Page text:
Transcript: SolGold’s Nick Mather on receiving TNM’s Mining Person of the Year Award

Nicholas Mather, CEO of SolGold, accepts The Northern Miner's "Mining Person of the Year" award for 2018 on May 21, 2019, at The Northern Miner's Canadian Mining Symposium held at Canada House in London, United Kingdom. Photo Credit: Martina Lang. www.martinalang.co.uk

LONDON, UNITED KINGDOM – The following is a transcript of SolGold (TSX: SOLG; LON: SOLG) CEO Nicholas Mather’s remarks at The Northern Miner’s Canadian Mining Symposium at Canada House in London, U.K., as he accepted in person his Northern Miner “Mining Person of the Year” Award for 2018, first announced in March 2019.

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Thank you to The Northern Miner and Her Excellency, the High Commissioner of Canada to the United Kingdom. Thank you very much for this almost embarrassing award.

I say embarrassing because you hear lots of mineral operators say, you know, they found a deposit. Well, I’m here to tell you that no one person can ever lay claim to the discovery of a deposit or even a chain of them such as we have in SolGold and the fabulous country of Ecuador.

It takes a team of fantastically dedicated and highly professional geoscientists, lawyers, accountants, financiers.

Most importantly, the support of a myriad number of shareholders who invest all levels of money, all of which has the same trait in that it’s very important to them. So we treat all investors as sacrosanct. The capital of SolGold is the most important thing to us.

We like to look after Ecuador. We’re a guest in the nation of Ecuador, and we want to help them to help us.

So we’re taking the notion of social license to operate to a new level through an entire country. And people say to me, “Oh, where is your project?” I say, “Oh, it’s Ecuador.” And they say, “I know it’s in Ecuador but what is the project?” I say, “No, you didn’t hear me. It’s Ecuador.”

Our project is to build a copper producer that reaches major proportions, and do it in a nation and build a company that is important to the nation of Ecuador as BHP was to Australia.

We’re doing this in a metal that has an unprecedented demand profile over the next 20 years as the world electrifies, and we’re doing it with the support of a nation that has maturely recognized that they need a mining industry to grow their economy and improve the lives of all Ecuadorians.

That’s no easy task. We hope that we’re helping them achieve that by taking a responsible attitude towards community liaison and the design of an industry.

So we did release our preliminary economic assessment on the project yesterday. It pleasingly shows a net present value of some US$4.2 billion with an internal rate of return of 26%. These are fantastic numbers.

But I want you to think of Alpala as just one single outcrop in all of our project which covers the 700-kilometre strike length of three mineralized belts.

We have 12 different targets. We own 100% of them in four wholly owned subsidiaries, and it underwrites the future of the emergence of SolGold as one of the world’s copper-producing majors.

We have the potential to turn Ecuador into the second greatest copper-producing nation on earth.

That’s not going to be an easy task, and it will be completed unfortunately long after I’m dead — not that I plan to die in the next 20 or 30 years anyway. But it is a long task.

We have modeled 9 lives that extend from somewhere between 50 to 60 years on one deposit, and it’s still getting bigger.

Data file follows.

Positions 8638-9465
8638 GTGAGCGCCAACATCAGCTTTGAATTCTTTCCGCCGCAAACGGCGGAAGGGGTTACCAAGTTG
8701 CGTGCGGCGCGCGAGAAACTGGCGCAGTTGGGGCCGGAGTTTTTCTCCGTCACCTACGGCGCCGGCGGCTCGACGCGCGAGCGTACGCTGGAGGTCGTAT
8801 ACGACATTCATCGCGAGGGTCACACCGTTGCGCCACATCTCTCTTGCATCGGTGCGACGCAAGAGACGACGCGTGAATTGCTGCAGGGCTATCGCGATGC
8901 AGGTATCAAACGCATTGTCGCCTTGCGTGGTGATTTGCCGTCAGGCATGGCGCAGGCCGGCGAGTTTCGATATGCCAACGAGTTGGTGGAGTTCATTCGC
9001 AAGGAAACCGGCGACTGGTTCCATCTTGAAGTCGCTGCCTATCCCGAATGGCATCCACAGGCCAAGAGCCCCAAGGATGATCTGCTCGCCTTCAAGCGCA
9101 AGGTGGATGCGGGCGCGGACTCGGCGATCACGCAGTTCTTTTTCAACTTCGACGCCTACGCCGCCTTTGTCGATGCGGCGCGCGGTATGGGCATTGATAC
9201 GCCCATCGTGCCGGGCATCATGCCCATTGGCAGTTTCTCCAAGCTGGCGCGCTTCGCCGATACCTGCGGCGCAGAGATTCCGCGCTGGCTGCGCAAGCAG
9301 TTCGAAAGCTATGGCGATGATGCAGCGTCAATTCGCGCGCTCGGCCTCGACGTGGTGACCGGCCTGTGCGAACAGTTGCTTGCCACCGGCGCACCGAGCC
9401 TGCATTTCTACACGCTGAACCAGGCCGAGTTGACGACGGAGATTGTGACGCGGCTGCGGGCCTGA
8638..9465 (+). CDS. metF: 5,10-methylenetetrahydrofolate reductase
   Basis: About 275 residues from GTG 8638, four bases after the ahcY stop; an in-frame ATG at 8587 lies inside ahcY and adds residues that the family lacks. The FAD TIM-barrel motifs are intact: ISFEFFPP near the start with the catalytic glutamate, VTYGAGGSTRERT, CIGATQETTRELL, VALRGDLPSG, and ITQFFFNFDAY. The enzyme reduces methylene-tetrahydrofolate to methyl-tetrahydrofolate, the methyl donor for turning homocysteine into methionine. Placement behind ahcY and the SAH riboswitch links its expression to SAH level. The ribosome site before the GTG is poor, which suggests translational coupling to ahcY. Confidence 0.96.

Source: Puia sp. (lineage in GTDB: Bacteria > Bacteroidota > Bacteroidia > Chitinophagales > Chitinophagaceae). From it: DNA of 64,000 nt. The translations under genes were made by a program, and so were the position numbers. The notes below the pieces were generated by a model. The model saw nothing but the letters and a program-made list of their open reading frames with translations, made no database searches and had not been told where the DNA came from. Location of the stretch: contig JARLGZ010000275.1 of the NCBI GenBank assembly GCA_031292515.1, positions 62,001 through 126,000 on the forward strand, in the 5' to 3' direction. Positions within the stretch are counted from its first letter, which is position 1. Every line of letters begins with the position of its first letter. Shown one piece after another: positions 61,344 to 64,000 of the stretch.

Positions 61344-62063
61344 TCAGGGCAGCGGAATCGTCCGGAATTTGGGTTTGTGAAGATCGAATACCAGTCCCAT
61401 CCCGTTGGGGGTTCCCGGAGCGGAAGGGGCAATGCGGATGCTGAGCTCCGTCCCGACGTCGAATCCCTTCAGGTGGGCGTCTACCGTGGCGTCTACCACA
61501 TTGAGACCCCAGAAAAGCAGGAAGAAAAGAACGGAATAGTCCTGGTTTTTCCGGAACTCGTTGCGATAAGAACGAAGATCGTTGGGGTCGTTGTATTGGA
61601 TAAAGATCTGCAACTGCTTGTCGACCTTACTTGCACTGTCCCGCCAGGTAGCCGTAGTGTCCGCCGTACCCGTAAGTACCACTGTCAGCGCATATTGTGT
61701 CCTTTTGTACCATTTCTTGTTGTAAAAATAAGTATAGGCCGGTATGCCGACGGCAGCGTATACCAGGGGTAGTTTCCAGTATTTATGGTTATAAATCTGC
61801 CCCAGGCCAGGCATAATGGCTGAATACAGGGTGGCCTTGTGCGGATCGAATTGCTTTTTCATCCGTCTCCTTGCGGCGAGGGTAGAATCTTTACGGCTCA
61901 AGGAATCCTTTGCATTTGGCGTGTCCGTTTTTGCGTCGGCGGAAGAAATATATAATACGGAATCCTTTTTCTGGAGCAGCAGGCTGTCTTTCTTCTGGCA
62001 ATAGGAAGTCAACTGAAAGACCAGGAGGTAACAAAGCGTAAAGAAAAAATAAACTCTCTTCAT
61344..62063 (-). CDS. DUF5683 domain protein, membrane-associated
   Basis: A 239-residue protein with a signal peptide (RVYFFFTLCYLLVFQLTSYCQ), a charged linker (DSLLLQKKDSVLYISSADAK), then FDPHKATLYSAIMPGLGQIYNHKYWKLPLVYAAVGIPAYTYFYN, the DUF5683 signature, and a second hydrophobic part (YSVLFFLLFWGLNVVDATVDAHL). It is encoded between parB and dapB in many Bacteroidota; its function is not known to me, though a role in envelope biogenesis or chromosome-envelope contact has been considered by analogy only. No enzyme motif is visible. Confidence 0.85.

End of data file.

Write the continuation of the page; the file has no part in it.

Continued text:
These are indeed world-class Tier 1 assets and there’s lots of them in this nation that has hardly been explored at all.

So I want to return to where I started this speech and that is thanking people.

I want to thank my right-hand lieutenant, Jason Ward, of 20 years he’s been working with me. Jason is otherwise known as Rambo or remote operations specialist. There has been no task either social or physical that’s been too hard for him to attack and conquer. And he has built with our support the Cascabel project.

The technical services manager, Benn Whistler, has been in charge of the collection, storage, and utilization of data over 180,000 metres of drilling.

Eduardo Valenzuela is our study manager and promises to go on with the company and become, ultimately, the manager of the feasibility study.

Anna Legge in charge of our PR and investor relations and manager of London markets has been in charge not only of the local market situation but our market in Ecuador, our market with our stakeholders, the person who has overseen how we manage our most important stakeholder, which is the government and the people of Ecuador.

I want to thank my board, my chairman, everybody on it, Craig Jones, Rob Weinberg, James Clare from Toronto who’s also here and helps us keep safe from the claws of the Toronto Stock Exchange and the Ontario Securities Commission. Thank you, James.

And there’s too many people in SolGold to mention them all. We have 450 Ecuadorian employees. We try to employ Ecuadorians, endorse their nation so that they can endorse our presence and our custody of this great resource, which is Ecuador.

Thank you very much for this award, and I’m very honored and humbled to receive it.

From left: Anthony Vaccaro, Northern Miner Group publisher; Nicholas Mather, CEO of SolGold; and John Cumming, editor-in-chief of The Norther Miner, as Mather accepts The Northern Miner’s “Mining Person of the Year” award for 2018 on May 21, 2019, at The Northern Miner’s Canadian Mining Symposium held at Canada House in London, United Kingdom. Photo Credit: Martina Lang. www.martinalang.co.uk.

RELATED LINKS:

SolGold’s Nick Mather our Mining Person of the Year for 2018

SolGold’s Alpala: getting bigger, with higher grade

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